• Commentary

    The Return of the Presidential Putsch

    Worldwide, there have been nine executive coups over the past decade. U.S. institutions and democratic norms survived a major test on January 6, 2021, but a host of reforms are needed to lower the risk of future executive coups. And international supporters of democracy must step up and provide more robust responses.

  • Report

    Exploring How Teach for All's Networks Connect Local Educational Organizations

    Using data from the annual alumni survey of Enseña Perú (EP), the Peru chapter of the global Teach for All network, researchers evaluated alumni professional interactions with each other and the extent to which these collaborations span organizations, sectors, and geographic regions in Peru.

  • Commentary

    Is Ecuador in the Middle of a Self-Coup?

    On May 17, the president of Ecuador, Guillermo Lasso, dissolved the country's legislature in the midst of impeachment proceedings against him. Did Ecuador just have a self-coup? The answer matters greatly for the country's democratic trajectory and for the international community's response.

  • Report

    China's Role in the Global Development of Critical Resources

    China's extensive foreign investments in energy infrastructure and critical minerals have raised concerns. Case studies in coal power, electricity transmission, and seabed mining examine China's behaviors and suggest ways to build capacity among host nations to minimize the potential effects of an overreliance on China.

  • Journal Article

    How We Talk About Migration: The Link Between Migration Narratives, Policy, and Power

    International migration has more than tripled worldwide since 1960. This rapid social and demographic change in many countries around the world has triggered a new reckoning around what immigration means for societies, giving rise to a plethora of narratives or stories about how the movement of people across international boundaries reinforces-or undermines-national values, security, and prosperity.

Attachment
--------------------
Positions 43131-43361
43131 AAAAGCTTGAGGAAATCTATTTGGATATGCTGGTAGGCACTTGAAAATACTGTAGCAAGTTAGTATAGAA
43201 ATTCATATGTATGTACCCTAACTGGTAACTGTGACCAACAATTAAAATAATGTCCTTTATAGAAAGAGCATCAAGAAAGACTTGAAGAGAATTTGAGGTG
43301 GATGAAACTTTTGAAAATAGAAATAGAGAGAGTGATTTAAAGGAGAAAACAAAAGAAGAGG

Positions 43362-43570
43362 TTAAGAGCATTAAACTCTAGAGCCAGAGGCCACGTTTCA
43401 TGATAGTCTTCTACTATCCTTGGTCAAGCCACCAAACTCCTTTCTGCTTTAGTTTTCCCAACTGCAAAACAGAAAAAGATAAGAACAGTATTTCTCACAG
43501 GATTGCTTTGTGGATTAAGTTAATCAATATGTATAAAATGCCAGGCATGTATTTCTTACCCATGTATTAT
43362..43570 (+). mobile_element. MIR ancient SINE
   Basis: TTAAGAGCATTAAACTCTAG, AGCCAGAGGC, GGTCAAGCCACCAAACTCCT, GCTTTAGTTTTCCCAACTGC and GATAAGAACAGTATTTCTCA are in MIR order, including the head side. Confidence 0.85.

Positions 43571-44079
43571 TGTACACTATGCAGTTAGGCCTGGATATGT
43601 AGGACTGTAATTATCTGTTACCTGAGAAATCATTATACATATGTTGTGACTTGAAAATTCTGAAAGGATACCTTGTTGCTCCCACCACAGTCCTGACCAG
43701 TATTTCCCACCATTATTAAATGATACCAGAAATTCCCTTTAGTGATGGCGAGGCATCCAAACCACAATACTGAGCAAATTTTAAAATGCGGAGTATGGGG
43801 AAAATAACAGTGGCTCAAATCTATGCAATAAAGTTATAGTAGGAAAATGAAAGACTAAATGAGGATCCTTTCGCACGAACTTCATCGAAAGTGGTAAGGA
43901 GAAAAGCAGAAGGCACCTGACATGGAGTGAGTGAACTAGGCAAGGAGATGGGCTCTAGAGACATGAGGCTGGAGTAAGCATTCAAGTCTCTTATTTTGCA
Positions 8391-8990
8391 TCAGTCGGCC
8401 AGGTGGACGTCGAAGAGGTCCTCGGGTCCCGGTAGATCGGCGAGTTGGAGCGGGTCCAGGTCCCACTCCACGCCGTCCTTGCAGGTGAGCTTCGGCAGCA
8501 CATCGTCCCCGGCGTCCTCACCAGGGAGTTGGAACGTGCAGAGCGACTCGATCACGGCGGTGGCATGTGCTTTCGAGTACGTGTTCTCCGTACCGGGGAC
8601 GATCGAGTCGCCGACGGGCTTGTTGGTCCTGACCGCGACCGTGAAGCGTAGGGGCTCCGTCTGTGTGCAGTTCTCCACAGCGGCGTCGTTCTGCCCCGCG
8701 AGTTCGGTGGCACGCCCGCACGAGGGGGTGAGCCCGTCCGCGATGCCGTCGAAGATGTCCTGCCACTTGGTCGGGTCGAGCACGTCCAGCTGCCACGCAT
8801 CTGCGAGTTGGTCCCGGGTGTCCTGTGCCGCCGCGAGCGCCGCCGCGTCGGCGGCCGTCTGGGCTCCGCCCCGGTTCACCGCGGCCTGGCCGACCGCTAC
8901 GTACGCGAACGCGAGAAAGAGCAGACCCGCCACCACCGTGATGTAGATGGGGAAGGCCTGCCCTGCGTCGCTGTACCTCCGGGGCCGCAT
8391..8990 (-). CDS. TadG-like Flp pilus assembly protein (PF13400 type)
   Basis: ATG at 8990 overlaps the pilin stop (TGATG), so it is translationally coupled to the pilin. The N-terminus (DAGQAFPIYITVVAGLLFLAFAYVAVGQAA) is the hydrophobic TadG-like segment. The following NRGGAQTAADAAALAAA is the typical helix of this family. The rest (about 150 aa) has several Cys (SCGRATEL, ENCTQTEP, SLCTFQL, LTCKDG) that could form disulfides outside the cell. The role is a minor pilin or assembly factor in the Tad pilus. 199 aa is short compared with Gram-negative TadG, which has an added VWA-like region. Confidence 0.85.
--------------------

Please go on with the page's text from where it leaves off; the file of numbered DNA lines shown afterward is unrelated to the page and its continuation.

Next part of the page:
• Commentary

    Opportunities for the Brazilian Navy to Employ Additional Unmanned Systems

    The Brazilian Navy needs to have both the capabilities and capacity to meet a wide range of demands over vast and diverse geographic areas. What are some of the potential ways the Brazilian Navy could use unmanned systems to improve effectiveness and, potentially, reduce risks and costs?

North America

RAND Centers

  • The RAND Center for Global Risk and Security

    The RAND Center for Global Risk and Security (CGRS) conducts objective research on future security trends—analyzing anything that impacts the security of individuals, communities, nations, and the world at large.

  • RAND Gulf States Policy Institute

    The RAND Gulf States Policy Institute was created in 2005 as a collaboration between RAND and local universities to support hurricane recovery and long-term economic development in Louisiana, Mississippi, and Alabama. Today, RAND Gulf States provides objective analysis to help answer the region's toughest questions related to a wide range of issues including coastal protection and restoration, health care, and workforce development.

Recent Work

  • Commentary

    The Path to Thoughtful Allied Space Power: Progress on a Steep Road

    The road to thoughtful allied space power is steep and requires commitment to make progress. By being forthright about the prospects for cooperation, the United States will enable allies and partners to make choices about their own investments and operations that will strengthen future coalition capabilities.

  • Commentary

    Assemble the Bodyguard of Lies: Strengthening U.S. Military Deception Capabilities

    Few aspects of warfare are as valuable as efforts to deceive adversaries. The U.S. military inevitably will face rivals who use deception to their advantage, so it should once again hone its own subterfuge skills—from the lowest levels, to gain a tactical edge, to the highest, to achieve strategic surprise.